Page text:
Sunday Salon 4-22-12

Hello again, Sunday Salon readers! I’ve been away from blogging for a couple of weeks, my only entry being a collection of pictures of a Russian actress, Tatiana Samoilova, whose work I really like. There’s a reason for my absence, which I’ll discuss shortly. But I would imagine that lots of those who blog run into roadblocks from time to time, and even need a little time away from regular writing. If you have helpful suggestions as to how to stay engaged and motivated in your blogging, I’d be very happy to hear them! Whether this Salon entry of mine signals a return to regular posting remains to be seen; I hope to become de-paralyzed shortly.

The reason for my pause in writing is somewhat strange, inasmuch as it was also probably the most tangible success my blogging has had to date. I got an email a week or two ago from an organization in Australia that specializes in the art of Oceania (I won’t identify it for now, as this arrangement is still tentative). Anyway, someone in the organization came across my blog article on the Jolika Collection of New Guinea Art at the de Young Museum in San Francisco. They apparently liked it, and asked me if it was all right if they reprint it in their newsletter.

On the one hand, this was fairly flattering, coming as it did from specialists on this art, and gives my writing a bit of validation. However, it also got me to thinking about all the other experts in their fields who could conceivably come across my writings. Unfortunately I know somewhere between little and nothing about most of the subjects that I write about – the writing of this blog is, honestly, part of my learning process. And I write about lots of different things, basically anything that captures my interest at a particular time. Suddenly I was feeling haunted by these theoretical, really knowledgeable people who might come across my stuff and find me to be a poseur, or an idiot. I suspect that a lot of people who put their writings out into the world have a fear of criticism. Apparently I do too, but hadn’t noticed it until now. We’ll see if I can get over this oversensitivity.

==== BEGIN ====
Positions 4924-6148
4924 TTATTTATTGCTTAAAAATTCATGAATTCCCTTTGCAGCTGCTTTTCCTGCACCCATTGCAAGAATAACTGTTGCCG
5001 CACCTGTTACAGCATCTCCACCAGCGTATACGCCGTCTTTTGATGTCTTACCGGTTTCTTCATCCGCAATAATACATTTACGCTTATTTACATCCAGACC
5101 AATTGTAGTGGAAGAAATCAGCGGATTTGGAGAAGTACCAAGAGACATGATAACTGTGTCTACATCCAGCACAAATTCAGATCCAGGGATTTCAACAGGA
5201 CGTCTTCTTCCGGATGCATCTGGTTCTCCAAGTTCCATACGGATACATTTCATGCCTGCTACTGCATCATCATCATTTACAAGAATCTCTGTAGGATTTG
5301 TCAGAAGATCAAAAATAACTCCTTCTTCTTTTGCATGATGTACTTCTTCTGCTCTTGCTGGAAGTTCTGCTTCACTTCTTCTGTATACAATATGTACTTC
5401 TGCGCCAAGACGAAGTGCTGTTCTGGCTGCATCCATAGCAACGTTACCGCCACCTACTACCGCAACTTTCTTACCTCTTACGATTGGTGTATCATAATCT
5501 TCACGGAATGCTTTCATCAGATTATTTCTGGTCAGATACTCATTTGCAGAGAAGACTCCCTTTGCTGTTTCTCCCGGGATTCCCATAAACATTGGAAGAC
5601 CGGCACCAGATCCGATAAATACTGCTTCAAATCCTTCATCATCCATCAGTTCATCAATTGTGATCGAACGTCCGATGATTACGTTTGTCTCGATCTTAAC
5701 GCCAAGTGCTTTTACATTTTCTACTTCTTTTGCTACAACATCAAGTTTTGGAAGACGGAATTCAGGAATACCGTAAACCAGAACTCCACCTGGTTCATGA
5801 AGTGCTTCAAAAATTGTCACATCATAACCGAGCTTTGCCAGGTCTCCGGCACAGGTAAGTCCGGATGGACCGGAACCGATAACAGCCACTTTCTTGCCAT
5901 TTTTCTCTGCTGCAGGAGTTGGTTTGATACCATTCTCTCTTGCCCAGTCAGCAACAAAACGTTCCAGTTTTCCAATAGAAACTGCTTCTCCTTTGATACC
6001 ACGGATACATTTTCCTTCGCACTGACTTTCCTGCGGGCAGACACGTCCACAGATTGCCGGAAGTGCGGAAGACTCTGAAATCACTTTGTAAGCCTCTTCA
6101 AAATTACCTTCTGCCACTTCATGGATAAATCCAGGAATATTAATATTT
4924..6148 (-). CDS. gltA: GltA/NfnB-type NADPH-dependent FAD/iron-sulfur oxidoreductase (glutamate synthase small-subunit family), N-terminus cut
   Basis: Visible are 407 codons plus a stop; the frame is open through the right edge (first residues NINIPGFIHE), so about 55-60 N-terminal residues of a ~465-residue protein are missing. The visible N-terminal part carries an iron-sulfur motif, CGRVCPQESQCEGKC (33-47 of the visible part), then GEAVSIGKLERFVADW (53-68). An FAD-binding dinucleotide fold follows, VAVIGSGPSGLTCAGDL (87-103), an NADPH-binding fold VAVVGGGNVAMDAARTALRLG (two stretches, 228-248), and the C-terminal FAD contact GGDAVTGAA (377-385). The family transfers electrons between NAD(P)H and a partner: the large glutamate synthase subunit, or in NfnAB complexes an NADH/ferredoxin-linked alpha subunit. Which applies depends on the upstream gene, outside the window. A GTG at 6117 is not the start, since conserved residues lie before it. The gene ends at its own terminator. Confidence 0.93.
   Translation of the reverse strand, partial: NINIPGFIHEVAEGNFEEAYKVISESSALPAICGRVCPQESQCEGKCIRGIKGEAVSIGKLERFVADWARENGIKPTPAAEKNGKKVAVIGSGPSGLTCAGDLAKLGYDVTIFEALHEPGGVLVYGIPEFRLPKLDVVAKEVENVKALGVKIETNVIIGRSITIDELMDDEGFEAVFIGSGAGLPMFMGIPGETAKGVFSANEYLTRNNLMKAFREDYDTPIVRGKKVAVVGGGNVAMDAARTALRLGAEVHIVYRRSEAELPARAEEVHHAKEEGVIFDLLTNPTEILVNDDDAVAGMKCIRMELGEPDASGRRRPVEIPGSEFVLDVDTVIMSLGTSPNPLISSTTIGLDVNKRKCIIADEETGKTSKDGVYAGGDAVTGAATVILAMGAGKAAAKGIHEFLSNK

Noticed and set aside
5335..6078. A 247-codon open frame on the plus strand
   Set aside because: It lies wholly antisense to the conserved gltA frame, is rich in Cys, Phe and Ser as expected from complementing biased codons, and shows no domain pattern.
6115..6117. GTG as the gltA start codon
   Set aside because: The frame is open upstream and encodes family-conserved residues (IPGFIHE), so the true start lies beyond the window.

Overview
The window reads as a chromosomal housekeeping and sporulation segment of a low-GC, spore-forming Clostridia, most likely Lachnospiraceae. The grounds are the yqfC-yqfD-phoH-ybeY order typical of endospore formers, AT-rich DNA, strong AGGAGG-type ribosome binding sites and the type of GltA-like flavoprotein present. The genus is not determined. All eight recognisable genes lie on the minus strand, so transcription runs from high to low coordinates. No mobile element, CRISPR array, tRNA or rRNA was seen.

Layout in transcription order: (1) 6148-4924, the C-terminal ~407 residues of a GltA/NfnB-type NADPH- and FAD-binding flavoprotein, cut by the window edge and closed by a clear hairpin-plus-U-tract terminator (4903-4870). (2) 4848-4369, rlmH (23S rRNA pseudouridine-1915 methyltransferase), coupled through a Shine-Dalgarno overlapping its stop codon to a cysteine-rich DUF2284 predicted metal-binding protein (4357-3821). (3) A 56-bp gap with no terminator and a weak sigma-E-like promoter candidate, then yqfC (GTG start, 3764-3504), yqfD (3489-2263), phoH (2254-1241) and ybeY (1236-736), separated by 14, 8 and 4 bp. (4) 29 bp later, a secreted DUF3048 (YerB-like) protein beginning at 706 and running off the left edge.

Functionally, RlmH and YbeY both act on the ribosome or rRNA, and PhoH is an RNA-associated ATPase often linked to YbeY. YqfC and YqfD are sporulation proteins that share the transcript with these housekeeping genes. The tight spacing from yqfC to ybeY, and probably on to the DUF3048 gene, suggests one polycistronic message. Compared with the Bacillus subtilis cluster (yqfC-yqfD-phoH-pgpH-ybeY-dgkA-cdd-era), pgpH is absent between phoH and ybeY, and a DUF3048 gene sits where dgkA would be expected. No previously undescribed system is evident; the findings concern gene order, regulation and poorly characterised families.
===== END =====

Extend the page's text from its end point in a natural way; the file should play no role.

In the meantime, I’m still working on the same books I was two weeks ago: Paul F. State’s A Brief History of Ireland and Rachel Maddow’s Drift: The Unmooring of American Military Power. In the evenings I’ve just started enjoying what seems to have become a classic in Scandinavian crime fiction, The Laughing Policeman by Maj Sjöwall and Per Wahlöö.

To close, some pictures – the view from outside my front door…

and from inside my front door, my probable reading for the next few months…

Happy Earth Day!

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